Jon Taylor sees it all the time when he’s in his 26-foot boat — boaters speeding past him or the docks and barges he works on.
Then he heard about a personal watercraft hitting a Southside Jacksonville dock near his home a week ago, adding one more statistic to Florida’s increasing tally of boating accidents that surpassed every other state in 2015.
Taylor, on or near water because of his dock repair company, says boating problems he sees fall into the same categories.
“People are not paying attention to what they are supposed to be doing. They are not being safe, possibly drinking on the water and maybe not educated enough about right of way,” the Dock Shop owner said. “… I see kids going too quick and not paying attention to their surroundings. I’ve luckily not personally had any accidents. You always have to be aware of what’s going on around you, not just what you are doing as a boater.”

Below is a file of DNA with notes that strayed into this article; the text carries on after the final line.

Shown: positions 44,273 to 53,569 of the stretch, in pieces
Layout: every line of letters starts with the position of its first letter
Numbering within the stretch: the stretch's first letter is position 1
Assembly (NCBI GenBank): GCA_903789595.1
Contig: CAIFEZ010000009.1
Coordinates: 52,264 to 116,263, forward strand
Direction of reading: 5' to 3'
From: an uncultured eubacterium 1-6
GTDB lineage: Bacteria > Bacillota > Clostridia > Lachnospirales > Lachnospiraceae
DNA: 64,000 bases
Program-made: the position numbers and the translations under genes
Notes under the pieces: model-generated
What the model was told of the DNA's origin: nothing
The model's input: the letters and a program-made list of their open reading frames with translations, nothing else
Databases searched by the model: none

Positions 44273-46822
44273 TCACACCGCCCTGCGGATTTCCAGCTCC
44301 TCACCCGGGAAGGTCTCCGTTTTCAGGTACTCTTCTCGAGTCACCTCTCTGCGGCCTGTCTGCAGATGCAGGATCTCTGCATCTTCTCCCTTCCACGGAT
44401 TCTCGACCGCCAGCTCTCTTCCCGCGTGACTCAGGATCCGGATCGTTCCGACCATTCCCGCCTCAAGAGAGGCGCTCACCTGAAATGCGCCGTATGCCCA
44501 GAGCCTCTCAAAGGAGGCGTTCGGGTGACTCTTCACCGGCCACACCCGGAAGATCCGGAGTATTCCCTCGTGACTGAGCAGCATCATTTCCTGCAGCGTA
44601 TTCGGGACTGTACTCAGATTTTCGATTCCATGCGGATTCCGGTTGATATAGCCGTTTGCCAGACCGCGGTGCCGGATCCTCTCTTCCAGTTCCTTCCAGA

What boaters do and don’t do is a big part of why boating accidents are happening more in Florida, according to state and national studies. Florida saw a 20 percent increase in deaths from boating accidents in 2016, despite just under a two percent increase in overall accidents, according to Coast Guard statistics.
Florida Fish and Wildlife Conservation Commission statistics show 671 recreational boating accidents in 2015, more than California’s 369, New York’s 175 and Texas’ 154. Florida led in boating fatalities with 52, ahead of California’s 48 and Texas’ 44. The primary cause of death (60 percent) was drowning, with 82 percent not wearing a flotation device. Alcohol or drug use accounted as factors for eight deaths.